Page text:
At the 2017 Women’s March in Washington DC, an older woman wielded a protest sign that read: “My arms are tired from holding this sign since the 1960’s”. The reality is, women are still fighting for equal rights in today’s society despite some strides made over the past fifty years. Upon integrating themselves into every facet of American culture, women’s rights have become a hot-button topic in the worlds of entertainment, politics and regular civilian life. Every decade, it seems, is a reintroduction of the same issues that have become impossible to overcome because of male patriarchy.
In the Information Age, we have seen social media be an integral part in the forward trajectory of mass movements across the country. The “Me Too” Movement, founded by Tarana Burke, has taken its rightful place as one of the leaders in this new-found form of protest. For those who have been or are currently being sexually abused, Burke “created a new foundation for how we understand and make connections between our different experiences with violence and inequality” (Time Magazine). The movement was able to allow women the safe space to recount their experiences and through that its garnered relationship. This relationship will be the saving grace for the advancement of women’s rights in American society. For example, think back to the 1991 hearings of Anita Hill and, then Supreme Court nominee, Clarence Thomas. Hills allegations of sexual advancements from Thomas was an all too familiar story for thousands of women across political ranks. But it was a familiar story that is often swept under the rug in exchange for job security or avoidance of a public lynching. Hill bravely sacrificed everything to make sure the world knew that this man’s character needed to be called into question. Eventually, Thomas was sworn in as a Supreme Court judge, but Hills hearings “spurred what became known as the “Year of the Woman” (The Washington Post). Women were being elected to Congress in large numbers, all because of relation and empathy. This is much like what we see now, with the election of many women to government positions in response to the Presidency of Donald Trump. Through his presidency, we have seen first-hand that not much has changed if a man can sit in the highest office of the land while publicly berating those who don’t agree with him.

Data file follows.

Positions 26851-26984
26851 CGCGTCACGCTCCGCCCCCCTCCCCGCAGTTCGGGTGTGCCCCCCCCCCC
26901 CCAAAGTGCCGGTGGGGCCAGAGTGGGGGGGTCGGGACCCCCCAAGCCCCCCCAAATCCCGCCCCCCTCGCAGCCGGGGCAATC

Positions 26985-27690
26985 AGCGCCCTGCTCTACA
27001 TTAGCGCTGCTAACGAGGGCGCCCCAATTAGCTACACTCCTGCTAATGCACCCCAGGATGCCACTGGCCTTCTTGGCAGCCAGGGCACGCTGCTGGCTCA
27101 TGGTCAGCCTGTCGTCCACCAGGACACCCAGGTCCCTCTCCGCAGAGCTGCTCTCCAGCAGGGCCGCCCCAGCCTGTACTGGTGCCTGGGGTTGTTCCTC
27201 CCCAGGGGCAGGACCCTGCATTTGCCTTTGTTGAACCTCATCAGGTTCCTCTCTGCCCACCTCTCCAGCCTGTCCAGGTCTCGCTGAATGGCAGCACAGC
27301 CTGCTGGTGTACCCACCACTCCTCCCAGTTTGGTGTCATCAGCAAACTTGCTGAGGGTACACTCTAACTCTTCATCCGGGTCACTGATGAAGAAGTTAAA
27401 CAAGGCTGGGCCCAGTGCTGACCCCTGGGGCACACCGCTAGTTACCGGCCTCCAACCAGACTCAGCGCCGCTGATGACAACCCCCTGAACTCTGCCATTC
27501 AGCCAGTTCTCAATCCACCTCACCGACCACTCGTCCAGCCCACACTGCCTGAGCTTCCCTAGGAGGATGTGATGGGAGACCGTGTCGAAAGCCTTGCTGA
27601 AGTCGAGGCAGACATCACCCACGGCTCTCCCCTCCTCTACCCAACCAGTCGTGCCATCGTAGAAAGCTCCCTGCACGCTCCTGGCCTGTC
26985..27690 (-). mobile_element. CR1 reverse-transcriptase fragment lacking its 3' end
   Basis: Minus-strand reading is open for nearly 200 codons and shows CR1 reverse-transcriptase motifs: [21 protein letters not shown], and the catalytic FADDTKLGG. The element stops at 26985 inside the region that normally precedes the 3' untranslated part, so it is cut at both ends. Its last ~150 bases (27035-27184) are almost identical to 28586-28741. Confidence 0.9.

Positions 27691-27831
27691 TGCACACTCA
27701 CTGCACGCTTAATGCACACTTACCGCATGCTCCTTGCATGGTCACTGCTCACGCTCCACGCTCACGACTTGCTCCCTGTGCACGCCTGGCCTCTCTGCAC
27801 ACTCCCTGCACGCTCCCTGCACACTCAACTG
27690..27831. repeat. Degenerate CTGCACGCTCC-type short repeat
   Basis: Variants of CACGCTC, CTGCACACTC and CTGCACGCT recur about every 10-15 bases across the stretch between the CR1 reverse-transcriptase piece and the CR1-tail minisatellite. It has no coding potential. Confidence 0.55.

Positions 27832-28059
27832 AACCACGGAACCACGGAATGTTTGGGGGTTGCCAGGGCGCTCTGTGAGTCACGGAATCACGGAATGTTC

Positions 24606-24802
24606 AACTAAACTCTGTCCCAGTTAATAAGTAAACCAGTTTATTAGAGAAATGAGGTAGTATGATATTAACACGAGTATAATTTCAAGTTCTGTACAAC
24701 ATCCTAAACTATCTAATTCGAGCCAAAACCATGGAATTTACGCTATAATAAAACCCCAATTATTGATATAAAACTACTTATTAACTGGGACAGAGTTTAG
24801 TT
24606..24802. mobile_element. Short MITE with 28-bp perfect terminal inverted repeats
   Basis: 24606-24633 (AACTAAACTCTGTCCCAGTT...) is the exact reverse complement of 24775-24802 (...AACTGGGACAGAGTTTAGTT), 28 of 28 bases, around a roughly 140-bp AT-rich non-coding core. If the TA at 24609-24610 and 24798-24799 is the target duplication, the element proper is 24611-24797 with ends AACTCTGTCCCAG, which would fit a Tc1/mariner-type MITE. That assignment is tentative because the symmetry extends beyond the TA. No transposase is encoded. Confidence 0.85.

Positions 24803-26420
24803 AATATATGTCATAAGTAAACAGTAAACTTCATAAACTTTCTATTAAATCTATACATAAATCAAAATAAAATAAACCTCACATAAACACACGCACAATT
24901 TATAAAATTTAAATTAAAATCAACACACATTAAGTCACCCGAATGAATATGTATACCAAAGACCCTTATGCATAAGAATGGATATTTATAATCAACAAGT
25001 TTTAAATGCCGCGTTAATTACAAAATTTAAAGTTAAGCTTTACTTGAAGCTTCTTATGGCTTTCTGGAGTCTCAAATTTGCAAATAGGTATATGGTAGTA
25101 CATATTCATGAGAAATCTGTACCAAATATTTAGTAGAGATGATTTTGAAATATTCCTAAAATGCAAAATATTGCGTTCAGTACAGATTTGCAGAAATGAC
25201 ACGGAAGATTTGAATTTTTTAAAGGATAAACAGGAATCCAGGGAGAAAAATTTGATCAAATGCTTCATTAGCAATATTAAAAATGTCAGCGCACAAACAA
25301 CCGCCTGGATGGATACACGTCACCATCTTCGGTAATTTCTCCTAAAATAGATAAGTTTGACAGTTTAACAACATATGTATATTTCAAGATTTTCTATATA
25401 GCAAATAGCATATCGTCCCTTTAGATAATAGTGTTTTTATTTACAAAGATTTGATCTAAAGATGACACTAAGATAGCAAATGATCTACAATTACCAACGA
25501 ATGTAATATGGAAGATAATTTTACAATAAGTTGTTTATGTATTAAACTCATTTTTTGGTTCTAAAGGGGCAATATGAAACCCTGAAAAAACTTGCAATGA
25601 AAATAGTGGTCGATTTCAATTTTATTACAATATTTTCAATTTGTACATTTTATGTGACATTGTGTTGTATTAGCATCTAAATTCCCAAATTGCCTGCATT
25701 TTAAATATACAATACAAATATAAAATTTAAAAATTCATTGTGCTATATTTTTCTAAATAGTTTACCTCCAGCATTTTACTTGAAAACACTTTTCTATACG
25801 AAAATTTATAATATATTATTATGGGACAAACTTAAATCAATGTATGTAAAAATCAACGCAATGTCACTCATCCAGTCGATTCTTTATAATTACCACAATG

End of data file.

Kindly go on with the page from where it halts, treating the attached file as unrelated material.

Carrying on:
The fight for women’s rights is not just isolated in America but is spread across nations. All have different extremes, but each is rooted in the same ideals of women not having a voice or representation. Much like in America, England has similar issues in the progression of women’s rights. The prison system, when it pertains to women, is not often talked about but England is taking some necessary steps to reduce the prison population. The origins of women’s suffering still need to be addressed, but by introducing the Female Offenders’ Strategy, it should “halt the tide of women ending up in prison” (We Are Agenda). Perhaps the most stagnant among those seeking equality among women and men, are countries who practice the Islamic faith. Their strict observance of the Qur’an limits the spaces in which women can inhabit. The laws that are placed on women in these countries are largely concerning men. In past years mosques could only be attended by men, but since the 1970’s “Muslims have constructed mosques that provide a separate space for women, however, the women often remain isolated in areas” (Oxford). We may see these laws as extreme, but systematically, America is also struggling with having a large number of male-dominated spaces. Women’s rights are not only rooted in specific requirements but also cultural norms which are hard to shake because they are mostly ingrained in us from birth.
Acknowledging that these issues exist is the first step in dismantling a society that has been built on white male patriarchy. Through organizations and movements, women have been able to speak on their experiences boldly. We have to make sure that these stories are not falling on deaf ear and use them as collateral to bring forth the change that we so desperately need. Progression in women’s rights will create a better world for not just women, but everyone.